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Talking About Numbers, Not Just Counting, Builds Kids' Understanding

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Talking About Numbers, Not Just Counting, Builds Kids’ Understanding
New research shows talking to young children about numbers might help them understand what the words one, two and three mean, better than counting.

Using number words in context with young children, instead of just counting with them, might help them understand how numbers apply to the real world, a researcher at UC San Diego reports.

David Barner, a language development researcher at UCSD, led a recent study that shows children in Solvenia and Saudi Arabia recognize when there are two of something at higher rates than their international peers.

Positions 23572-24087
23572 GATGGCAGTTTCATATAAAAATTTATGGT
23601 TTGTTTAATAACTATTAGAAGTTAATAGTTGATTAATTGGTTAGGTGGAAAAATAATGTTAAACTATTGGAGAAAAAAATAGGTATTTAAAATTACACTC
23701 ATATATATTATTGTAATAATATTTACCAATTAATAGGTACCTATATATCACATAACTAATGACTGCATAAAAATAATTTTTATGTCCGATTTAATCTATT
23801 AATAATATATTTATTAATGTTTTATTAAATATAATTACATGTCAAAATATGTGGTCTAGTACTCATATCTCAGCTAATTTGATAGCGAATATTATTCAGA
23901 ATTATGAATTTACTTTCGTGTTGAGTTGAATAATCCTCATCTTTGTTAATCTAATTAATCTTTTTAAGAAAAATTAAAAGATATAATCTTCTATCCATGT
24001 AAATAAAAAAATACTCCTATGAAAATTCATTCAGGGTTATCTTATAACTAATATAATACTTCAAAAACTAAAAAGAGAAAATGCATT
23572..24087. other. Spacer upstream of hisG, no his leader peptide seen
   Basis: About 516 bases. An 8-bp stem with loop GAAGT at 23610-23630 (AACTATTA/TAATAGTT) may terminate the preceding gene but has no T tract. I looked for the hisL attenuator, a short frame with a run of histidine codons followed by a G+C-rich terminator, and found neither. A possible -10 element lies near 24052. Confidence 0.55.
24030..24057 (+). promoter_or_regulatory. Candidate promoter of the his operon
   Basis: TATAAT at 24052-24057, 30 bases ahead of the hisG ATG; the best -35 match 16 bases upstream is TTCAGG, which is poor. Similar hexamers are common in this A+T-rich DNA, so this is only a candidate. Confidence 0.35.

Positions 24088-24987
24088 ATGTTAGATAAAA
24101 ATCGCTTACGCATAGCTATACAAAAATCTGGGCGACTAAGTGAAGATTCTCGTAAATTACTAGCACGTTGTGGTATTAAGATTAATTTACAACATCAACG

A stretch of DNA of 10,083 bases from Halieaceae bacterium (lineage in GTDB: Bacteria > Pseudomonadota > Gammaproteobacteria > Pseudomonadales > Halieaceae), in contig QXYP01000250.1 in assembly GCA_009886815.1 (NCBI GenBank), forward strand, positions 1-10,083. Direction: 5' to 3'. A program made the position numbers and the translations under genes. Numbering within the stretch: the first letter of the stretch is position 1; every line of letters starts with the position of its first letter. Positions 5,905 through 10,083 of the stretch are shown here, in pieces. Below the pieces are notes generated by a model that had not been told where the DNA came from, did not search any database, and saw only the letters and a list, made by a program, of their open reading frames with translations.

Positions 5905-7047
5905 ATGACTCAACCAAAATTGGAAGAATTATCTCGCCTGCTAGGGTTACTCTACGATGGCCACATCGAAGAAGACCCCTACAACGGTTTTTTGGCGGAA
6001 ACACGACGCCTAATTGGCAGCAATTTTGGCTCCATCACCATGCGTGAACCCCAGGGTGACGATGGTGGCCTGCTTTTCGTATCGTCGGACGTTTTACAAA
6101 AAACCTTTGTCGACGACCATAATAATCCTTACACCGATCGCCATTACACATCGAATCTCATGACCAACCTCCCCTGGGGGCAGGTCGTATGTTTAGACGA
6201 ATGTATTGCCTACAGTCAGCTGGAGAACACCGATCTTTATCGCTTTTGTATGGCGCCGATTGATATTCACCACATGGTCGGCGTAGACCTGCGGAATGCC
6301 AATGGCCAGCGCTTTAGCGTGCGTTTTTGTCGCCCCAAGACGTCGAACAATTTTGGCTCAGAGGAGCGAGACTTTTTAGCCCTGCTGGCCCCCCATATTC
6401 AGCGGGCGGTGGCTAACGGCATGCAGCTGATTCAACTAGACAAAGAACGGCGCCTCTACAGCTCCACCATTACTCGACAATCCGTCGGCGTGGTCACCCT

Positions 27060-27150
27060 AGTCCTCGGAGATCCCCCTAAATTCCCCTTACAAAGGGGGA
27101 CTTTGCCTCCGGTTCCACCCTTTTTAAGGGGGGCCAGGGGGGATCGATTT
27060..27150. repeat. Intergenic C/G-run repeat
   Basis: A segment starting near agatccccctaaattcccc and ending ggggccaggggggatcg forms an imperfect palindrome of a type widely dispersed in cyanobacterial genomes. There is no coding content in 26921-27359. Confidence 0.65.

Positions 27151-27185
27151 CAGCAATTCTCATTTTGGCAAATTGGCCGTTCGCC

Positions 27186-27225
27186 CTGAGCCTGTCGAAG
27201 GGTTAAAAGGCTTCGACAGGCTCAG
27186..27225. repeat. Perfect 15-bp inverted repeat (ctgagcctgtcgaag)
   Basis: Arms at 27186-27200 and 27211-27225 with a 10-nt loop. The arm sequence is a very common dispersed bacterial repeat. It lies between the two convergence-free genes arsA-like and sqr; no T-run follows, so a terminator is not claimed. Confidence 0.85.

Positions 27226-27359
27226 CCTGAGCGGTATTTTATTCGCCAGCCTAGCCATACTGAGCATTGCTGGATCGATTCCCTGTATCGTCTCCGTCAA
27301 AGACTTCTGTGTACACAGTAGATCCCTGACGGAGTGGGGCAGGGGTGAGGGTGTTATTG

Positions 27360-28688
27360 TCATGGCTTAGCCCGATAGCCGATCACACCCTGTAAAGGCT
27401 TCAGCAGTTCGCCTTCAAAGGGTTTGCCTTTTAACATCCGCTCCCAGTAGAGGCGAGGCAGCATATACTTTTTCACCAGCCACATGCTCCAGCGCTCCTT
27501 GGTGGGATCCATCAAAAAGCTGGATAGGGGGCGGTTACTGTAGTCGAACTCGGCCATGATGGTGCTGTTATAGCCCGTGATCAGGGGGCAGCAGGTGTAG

The study links that early recognition to the fact that their languages have noun forms not just for the singular and plural, but also for sets of two.

That could give clues to speakers of other languages how to improve number understanding in children, Barner said.

“So if I say ‘This is one button’ or ‘These are two buttons,’ that additional linguistic information really give a strong clue to the child as to what that new word, ‘one’ or ‘two,’ means,” he said.

Learning about numbers early on is tied to better math performance in school, according to Barner. The better kids can recognize whether they have one, two or three buttons, the better prepared they may be for math success.